Milia are tiny white bumps that appear primarily on the face, although they can also develop on
other areas of the body.
What are Milia?
Milia are very common in infants. These small, firm bumps form on the nose, cheeks or chin. The dome-shape cysts resemble tiny pimples and develop when keratin, a protein found in skin cells, builds up under the outermost layer of skin.
There are two kinds of milia that occur in adults: primary and secondary. The cause of primary milia in adults is an accumulation of dead skin cells, just like the milia in infants.
Secondary milia develop after skin damage has occurred. If the pilosebaceous unit (the structure containing hair, hair follicles, sebaceous glands and erector pili muscle) is damaged due to trauma, blistering, contact dermatitis, topical medications or other factors – secondary milia can develop.
Symptoms of Milia
The small epidermal cysts are usually white in color, but may also have a yellowish tint. They appear as raised, rounded bumps and are not painful. The cysts typically develop around the eyes, nose, cheeks and forehead. Infants may develop milia in the mouth, on the upper palate. Milia that develop in the mouth are called Epstein pearls.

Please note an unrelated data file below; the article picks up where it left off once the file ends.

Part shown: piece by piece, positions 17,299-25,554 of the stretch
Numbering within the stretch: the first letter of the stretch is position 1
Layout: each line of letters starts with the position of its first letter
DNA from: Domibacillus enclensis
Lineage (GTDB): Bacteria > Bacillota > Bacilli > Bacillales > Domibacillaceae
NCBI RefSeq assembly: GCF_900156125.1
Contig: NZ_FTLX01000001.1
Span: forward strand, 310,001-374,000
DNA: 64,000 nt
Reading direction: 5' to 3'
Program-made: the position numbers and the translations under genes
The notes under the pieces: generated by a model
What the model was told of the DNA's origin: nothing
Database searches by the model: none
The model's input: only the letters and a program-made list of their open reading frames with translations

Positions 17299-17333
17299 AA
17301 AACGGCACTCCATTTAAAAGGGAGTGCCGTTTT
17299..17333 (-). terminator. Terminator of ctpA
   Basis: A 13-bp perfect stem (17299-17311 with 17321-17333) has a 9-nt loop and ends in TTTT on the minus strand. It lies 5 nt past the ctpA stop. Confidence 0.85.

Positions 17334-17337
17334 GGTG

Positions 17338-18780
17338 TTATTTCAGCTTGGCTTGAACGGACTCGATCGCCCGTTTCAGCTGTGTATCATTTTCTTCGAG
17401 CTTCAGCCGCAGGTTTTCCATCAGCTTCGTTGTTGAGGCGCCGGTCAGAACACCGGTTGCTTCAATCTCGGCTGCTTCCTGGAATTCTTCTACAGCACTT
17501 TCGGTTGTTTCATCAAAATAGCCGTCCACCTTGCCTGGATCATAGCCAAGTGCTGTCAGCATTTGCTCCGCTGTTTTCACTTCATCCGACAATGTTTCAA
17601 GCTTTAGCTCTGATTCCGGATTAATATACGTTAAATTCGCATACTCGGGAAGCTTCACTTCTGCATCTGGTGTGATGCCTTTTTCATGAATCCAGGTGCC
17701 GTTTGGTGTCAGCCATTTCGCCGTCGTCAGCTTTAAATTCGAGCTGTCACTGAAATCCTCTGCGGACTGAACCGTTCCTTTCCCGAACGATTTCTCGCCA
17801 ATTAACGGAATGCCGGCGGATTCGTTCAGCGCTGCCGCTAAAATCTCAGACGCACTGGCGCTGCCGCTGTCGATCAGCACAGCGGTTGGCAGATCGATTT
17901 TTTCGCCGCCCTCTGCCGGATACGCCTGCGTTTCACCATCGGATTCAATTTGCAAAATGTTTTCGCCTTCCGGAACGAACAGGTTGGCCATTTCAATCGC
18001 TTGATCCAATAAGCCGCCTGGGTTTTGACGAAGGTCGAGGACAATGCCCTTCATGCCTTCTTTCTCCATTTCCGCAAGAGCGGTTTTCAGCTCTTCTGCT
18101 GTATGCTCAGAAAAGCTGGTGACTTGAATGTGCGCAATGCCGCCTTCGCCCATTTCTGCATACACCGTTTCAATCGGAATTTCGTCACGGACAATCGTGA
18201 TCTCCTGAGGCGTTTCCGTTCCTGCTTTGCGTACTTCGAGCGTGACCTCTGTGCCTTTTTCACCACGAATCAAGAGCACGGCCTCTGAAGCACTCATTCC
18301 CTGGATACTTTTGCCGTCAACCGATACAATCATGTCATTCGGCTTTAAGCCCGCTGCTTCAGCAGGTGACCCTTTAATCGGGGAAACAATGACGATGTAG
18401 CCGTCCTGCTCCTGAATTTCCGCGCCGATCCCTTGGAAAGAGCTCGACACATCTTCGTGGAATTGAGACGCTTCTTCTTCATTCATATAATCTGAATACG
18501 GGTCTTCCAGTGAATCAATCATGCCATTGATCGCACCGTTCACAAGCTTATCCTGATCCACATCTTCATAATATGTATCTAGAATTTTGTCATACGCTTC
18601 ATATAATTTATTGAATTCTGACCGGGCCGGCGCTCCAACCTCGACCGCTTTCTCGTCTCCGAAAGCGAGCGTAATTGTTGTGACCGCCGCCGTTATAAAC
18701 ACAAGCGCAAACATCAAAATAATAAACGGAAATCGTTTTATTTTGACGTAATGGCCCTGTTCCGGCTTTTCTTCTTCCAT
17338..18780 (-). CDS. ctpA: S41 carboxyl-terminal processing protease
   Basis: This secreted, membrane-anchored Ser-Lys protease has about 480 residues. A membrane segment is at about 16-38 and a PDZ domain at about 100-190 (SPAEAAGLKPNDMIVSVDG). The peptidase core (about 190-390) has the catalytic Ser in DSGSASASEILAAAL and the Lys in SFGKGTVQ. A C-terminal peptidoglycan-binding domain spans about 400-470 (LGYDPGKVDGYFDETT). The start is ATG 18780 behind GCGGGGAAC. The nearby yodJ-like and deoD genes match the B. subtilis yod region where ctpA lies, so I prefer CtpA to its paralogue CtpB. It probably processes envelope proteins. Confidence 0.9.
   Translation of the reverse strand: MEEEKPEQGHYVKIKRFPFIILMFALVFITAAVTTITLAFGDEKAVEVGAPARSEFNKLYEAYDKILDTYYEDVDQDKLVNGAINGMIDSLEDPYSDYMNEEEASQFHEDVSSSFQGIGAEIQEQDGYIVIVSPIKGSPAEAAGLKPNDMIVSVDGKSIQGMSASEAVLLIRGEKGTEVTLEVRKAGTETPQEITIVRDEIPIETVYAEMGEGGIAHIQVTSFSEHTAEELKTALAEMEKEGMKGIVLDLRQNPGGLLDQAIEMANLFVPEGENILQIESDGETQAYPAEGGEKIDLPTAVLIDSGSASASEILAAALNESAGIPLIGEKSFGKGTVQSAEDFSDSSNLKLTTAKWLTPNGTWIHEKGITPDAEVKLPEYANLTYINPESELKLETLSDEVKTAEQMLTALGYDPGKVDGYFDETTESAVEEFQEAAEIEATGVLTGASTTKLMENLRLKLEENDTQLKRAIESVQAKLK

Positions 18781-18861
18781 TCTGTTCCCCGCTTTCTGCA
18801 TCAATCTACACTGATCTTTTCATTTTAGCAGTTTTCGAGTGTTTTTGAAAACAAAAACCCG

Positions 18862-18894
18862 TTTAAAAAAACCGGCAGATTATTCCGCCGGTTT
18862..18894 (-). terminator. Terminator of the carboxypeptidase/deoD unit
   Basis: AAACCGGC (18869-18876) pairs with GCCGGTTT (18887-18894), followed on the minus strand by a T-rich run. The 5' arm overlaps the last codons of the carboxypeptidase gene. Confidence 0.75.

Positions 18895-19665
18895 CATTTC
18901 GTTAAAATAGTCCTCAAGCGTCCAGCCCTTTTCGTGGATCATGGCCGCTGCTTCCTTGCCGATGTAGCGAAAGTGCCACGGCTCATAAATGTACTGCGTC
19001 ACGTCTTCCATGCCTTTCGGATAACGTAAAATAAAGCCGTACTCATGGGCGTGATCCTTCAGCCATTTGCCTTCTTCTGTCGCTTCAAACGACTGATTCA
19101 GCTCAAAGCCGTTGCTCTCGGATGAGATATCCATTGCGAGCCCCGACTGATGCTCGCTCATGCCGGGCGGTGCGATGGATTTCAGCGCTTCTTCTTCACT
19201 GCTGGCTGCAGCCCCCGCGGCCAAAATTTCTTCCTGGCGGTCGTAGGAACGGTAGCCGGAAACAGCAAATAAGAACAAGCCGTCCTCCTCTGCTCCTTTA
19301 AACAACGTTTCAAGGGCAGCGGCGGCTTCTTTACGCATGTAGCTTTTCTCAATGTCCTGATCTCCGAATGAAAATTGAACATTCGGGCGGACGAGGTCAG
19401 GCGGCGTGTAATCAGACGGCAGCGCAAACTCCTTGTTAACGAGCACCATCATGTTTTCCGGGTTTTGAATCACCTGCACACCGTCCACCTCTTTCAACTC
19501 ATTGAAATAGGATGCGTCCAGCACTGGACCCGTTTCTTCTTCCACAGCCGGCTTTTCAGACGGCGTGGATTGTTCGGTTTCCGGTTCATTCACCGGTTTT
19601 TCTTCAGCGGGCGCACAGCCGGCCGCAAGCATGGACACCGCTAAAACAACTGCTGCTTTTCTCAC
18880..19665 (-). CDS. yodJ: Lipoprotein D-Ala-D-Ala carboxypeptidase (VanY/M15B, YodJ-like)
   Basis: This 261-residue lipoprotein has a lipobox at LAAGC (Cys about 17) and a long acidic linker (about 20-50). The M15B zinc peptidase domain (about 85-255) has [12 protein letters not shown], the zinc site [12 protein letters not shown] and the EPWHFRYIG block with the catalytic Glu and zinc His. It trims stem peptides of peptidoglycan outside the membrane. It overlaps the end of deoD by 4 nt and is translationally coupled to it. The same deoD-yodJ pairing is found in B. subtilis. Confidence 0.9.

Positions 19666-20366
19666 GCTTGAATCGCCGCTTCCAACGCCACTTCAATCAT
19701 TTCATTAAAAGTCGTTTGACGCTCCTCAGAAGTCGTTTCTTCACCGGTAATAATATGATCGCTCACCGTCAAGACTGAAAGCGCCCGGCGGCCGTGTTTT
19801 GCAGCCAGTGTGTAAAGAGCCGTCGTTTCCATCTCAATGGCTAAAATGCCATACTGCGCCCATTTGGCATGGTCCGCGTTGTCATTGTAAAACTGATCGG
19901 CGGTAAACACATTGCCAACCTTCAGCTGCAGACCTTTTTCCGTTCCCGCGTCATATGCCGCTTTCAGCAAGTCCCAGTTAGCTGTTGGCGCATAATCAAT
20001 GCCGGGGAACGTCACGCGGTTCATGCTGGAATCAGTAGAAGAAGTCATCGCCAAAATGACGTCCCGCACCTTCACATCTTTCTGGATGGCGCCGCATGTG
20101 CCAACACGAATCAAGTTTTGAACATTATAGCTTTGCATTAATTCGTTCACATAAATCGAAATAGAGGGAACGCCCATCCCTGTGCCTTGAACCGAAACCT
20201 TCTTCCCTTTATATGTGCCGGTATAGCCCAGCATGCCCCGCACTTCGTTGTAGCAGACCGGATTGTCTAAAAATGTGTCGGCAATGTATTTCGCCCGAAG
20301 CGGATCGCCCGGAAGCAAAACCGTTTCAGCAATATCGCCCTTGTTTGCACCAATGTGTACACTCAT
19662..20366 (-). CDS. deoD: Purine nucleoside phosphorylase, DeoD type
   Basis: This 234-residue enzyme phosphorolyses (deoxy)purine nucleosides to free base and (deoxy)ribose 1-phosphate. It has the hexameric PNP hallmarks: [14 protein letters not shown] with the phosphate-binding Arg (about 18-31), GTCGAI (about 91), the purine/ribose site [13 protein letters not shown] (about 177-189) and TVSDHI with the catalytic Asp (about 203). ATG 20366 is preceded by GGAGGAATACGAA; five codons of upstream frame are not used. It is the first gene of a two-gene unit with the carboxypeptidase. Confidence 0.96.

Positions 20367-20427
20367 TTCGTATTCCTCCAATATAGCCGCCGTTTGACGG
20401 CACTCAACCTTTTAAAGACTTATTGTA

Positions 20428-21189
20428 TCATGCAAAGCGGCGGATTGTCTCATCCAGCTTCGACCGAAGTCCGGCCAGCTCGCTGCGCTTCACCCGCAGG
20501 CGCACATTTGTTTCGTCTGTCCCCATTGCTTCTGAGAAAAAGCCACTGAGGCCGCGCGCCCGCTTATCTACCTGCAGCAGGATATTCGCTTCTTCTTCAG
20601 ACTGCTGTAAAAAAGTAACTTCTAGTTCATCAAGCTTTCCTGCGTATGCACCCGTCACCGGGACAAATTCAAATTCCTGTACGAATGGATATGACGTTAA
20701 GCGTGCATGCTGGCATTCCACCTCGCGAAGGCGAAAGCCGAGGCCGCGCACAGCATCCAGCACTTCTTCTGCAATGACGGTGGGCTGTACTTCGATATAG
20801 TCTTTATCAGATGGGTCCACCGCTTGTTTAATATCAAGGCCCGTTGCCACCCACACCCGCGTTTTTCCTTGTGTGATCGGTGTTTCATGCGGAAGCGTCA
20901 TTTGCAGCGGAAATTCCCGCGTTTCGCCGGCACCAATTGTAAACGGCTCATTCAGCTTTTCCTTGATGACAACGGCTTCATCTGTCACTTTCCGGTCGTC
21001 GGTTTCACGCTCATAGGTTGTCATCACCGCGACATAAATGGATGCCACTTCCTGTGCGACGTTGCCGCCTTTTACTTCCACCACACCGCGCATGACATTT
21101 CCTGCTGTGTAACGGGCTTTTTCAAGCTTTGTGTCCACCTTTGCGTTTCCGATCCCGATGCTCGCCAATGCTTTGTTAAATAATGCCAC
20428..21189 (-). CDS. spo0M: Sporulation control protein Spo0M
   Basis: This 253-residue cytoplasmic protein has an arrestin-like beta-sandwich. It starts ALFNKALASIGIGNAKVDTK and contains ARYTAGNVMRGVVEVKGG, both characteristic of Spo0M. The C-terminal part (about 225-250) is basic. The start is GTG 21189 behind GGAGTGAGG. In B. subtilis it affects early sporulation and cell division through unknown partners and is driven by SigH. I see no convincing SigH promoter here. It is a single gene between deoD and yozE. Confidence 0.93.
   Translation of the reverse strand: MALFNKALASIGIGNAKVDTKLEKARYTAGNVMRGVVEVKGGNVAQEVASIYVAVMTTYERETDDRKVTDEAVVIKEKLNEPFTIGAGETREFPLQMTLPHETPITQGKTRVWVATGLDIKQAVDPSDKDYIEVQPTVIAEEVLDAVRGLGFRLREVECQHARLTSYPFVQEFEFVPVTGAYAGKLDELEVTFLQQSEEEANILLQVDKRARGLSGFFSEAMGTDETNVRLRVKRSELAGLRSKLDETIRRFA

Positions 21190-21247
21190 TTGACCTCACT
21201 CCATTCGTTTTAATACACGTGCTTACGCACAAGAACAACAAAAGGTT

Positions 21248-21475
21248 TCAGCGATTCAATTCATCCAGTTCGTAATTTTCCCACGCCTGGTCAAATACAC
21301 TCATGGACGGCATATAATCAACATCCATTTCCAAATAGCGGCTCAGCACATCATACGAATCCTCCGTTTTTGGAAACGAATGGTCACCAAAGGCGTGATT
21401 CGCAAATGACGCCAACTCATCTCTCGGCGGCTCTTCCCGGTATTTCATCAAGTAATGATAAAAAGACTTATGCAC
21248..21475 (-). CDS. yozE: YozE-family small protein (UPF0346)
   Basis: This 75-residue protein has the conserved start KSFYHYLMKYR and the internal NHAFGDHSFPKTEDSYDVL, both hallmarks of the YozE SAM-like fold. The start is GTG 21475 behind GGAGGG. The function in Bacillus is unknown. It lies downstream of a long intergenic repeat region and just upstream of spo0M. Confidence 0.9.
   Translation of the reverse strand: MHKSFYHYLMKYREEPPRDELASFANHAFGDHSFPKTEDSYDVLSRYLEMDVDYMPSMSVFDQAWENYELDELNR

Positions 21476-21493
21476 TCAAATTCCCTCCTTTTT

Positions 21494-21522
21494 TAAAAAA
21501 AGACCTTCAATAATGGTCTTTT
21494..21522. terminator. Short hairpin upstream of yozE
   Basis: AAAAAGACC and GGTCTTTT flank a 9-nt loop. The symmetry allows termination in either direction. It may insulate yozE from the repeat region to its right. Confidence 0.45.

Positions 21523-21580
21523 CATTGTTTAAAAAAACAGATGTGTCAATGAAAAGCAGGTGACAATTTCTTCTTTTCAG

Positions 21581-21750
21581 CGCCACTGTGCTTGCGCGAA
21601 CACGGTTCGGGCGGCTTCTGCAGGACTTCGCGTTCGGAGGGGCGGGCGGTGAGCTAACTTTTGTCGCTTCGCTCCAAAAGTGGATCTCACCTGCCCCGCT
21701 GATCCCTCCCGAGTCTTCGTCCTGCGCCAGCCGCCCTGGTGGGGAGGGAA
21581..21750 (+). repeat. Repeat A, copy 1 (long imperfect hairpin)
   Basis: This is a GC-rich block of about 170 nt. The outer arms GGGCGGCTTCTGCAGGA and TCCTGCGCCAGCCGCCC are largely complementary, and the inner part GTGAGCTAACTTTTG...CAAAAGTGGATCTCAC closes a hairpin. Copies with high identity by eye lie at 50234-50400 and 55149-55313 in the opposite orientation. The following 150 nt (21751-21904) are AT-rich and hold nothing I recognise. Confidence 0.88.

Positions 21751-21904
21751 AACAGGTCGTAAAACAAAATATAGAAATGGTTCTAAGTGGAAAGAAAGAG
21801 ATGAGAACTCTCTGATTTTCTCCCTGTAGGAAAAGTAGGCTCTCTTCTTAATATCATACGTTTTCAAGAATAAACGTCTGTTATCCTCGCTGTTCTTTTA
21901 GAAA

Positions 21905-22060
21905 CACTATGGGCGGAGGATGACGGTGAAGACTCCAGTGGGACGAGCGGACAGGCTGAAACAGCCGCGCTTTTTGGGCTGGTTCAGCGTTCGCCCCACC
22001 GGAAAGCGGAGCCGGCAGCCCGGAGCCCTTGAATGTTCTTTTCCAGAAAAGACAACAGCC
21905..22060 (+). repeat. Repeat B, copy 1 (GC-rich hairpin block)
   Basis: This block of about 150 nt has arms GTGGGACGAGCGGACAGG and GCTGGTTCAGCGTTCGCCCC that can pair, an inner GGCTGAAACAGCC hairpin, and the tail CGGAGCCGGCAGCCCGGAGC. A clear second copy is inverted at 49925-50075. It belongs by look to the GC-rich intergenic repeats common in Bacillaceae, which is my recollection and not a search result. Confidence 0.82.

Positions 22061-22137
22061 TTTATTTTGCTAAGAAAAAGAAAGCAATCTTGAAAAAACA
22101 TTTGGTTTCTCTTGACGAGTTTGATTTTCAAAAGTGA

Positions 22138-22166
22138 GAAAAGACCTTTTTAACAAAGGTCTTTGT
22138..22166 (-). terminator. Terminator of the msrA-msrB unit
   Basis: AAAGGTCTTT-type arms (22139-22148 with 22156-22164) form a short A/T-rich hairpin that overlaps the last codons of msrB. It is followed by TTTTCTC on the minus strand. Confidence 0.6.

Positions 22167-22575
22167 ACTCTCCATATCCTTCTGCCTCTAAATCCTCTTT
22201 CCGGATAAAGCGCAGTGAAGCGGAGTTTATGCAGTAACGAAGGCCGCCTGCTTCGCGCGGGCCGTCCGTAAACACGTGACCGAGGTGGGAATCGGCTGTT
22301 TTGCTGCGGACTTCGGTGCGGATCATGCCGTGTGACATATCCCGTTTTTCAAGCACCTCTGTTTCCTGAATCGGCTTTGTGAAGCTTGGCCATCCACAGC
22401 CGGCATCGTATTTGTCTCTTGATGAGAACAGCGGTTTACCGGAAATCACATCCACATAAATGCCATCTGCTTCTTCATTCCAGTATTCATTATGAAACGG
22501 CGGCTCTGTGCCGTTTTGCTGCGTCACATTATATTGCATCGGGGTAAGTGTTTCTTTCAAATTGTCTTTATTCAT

Secondary milia may also appear on the back, in areas where other dermatological conditions are present, and on skin that
has suffered severe sun damage.
Treatment of Milia
Since milia are not harmful and do not lead to other conditions or skin cancer, treatment is not necessary. If adults are bothered by the appearance of milia, they should consult a dermatologist about milia treatment options, since scarring and skin damage can occur if cyst removal is attempted at home.
Treatment options for adult milia include:
Topical retinoid creams
Milia in infants resolve without treatment.
It may not be possible to prevent all cases of milia but taking steps to protect skin from sun damage is helpful.
Talk with your dermatologist about other ways to prevent adult milia including, microdermabrasion and glycolic acid products to remove dead skin. Avoiding the use of heavy makeup and oil-based products is also recommended.